Maj. Gen. Peter Fuller, deputy commander of the American-led NATO effort to train and equip Afghan security forces gave an interview to POLITICO last week. He said lots of things in that interview that you and I already know, and that U.S. officials already think but won’t admit publicly for obvious reasons.
This is not the first time that President Karzai and “erratic” had been used in the same sentence. Apparently, frustrated diplomats and foreign statesmen have called the president of Afghanistan “as erratic, emotional and prone to believing paranoid conspiracy theories.” But no one gets fired for writing that in a cable. Read this account here from the Guardian (WL coverage from the Guardian, you may go blind if read from a work computer).
I am pleased to see that a two-star general went on the record to say the things he said. I’m sorry he got sacked and may be forced to retire. But you don’t get to become a general by accident or by political connections, unlike some of our ambassadors. He must know that what he said in the interview will be reported widely. I don’t think he is naive enough to think that there will not be any career repercussions. It’s not like they’re just kicking cans and this came up. So, that leaves me thinking — either his frustrations with his Afghan counterparts have become crazy bad, or he knew what’s coming, but may have thought the flap is worth it if this gets some airing.
I particularly like the “poke me in the eye with a needle,” (ouchy!) and the “cod’s on the menu today.” There is a poem in there somewhere.
The two-star general flashed irritation when he brought up Karzai’s recent remarks that Afghanistan would side with Pakistan in a war against the U.S., blasting the president’s comments as “erratic,” and adding, “Why don’t you just poke me in the eye with a needle! You’ve got to be kidding me … I’m sorry, we just gave you $11.6 billion and now you’re telling me, ‘I don’t really care’?”
Fuller recently involved Afghan generals in a strategic review of the U.S. mission and said that they didn’t understand the extent to which America is in economic distress.
“I said, ‘You guys are isolated from reality.’ The reality is, the world economy is having some significant hiccups. The U.S. is in this [too],” Fuller told POLITICO. “If you’re in a very poor country like Afghanistan, you think that America has roads paved in gold, everybody lives in Hollywood. They don’t understand the sacrifices that America is making to provide for their security. And I think that’s part of my job to educate ’em.”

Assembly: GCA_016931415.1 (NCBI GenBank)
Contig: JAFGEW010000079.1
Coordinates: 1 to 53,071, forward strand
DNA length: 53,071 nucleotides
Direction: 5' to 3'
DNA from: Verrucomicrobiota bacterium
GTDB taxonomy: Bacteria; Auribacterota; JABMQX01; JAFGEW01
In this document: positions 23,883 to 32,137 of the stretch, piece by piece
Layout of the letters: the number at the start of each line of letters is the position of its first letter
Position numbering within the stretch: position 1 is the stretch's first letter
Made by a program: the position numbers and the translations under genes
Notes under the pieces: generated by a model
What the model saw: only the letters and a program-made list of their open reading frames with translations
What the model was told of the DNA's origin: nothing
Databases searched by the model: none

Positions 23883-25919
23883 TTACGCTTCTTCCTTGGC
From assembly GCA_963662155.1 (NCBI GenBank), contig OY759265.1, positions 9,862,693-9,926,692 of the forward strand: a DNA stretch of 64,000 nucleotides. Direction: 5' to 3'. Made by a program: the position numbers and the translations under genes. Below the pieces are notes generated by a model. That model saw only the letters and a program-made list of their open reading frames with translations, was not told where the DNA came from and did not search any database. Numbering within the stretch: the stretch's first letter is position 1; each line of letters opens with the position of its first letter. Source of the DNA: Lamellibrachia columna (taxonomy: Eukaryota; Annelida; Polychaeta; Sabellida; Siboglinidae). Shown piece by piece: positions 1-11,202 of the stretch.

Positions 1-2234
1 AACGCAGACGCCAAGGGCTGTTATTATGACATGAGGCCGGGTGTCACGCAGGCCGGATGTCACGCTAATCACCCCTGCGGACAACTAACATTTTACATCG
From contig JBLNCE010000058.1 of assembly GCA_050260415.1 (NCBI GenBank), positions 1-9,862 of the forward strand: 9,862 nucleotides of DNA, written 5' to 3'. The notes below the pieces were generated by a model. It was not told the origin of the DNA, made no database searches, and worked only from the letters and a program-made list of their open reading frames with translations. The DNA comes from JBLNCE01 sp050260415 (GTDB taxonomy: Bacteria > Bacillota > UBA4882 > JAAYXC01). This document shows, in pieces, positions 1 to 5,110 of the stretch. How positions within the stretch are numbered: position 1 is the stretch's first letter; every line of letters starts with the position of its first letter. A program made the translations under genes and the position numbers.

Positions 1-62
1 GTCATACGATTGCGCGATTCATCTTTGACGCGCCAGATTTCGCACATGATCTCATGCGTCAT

In fact, the Afghan government made requests for F-16 fighter jets and tanks, even without the budget to use or maintain them, said Fuller. “I actually had someone senior tell me, ‘All I want to do is put them [tanks] on a flat bed and drive them around in a parade,” he said.
“You can teach a man how to fish, or you can give them a fish,” said Fuller. “We’re giving them fish while they’re learning, and they want more fish! [They say,] ‘I like swordfish, how come you’re giving me cod?’ Guess what? Cod’s on the menu today.”
Read in full here.
Below is a brief bio:
As the Deputy Commander for Programs Maj. Gen. Peter Fuller is responsible for planning and executing resources in order to generate and sustain an Afghan Army of 195,000 and an Afghan Police Force of 157,000 by November 2012.
Fuller joined the NTM-A / CSTC-A team from the Program Executive Officer- Soldier. A native of Andover, Md., Major General Fuller was commissioned a second lieutenant in 1980 after graduating from the University of Vermont with a Bachelor of Arts in History and Political Science. He also holds: a Master of Science in Public Administration, Shippensburg University, Shippensburg, Pa.; a Master of Science in Military Arts and Sciences, U.S. Army Command and General Staff College, Fort Leavenworth, Kan; and a Master of Science in Resourcing of the National Security Strategy from the Industrial College of the Armed Forces, Fort McNair, Washington, District of Columbia.
His awards include the Distinguished Service Medal, Legion of Merit (with two oak leaf clusters); Defense Meritorious Service Medal; Army Meritorious Service Medal (with two oak leaf clusters); Army Commendation Medal (with oak leaf cluster); Southwest Asia Liberation Medal; Army Achievement Medal (with oak leaf cluster); National Defense Service Ribbon; Army Service Ribbon; Army Parachutist Badge; Office of the Secretary of Defense Identification Badge; Army Staff Identification Badge; and the Overseas Ribbon.
Danger Room’s Spencer Ackerman writes that “Getting fired from Afghanistan doesn’t necessarily end Fuller’s Army career. But that career will be in need of serious rehab if Fuller doesn’t opt to retire. All for saying something that a lot of people in the military quietly agree with — even if they know better than to tell it to a journalist.”
Whether he gets his career rehabilitated or he gets retirement, I don’t know. But it seems a certainty that his successor, too will need to educate the Afghans on the sacrifices that America is making to provide for their security. But he must do it gently and carefully so as not to offend their feelings, see? It doesn’t matter that they, too, offend our feelings. I’m sure General Fuller’s successor will get a couple of advice like, 1) stay away from loaded words like, “needle”, “poke”, “eye”, “cod”, “erratic”, and a host of other words that are seen as inappropriate. Even if they’re true. And 2) stay away from journalists, because they write stuff down.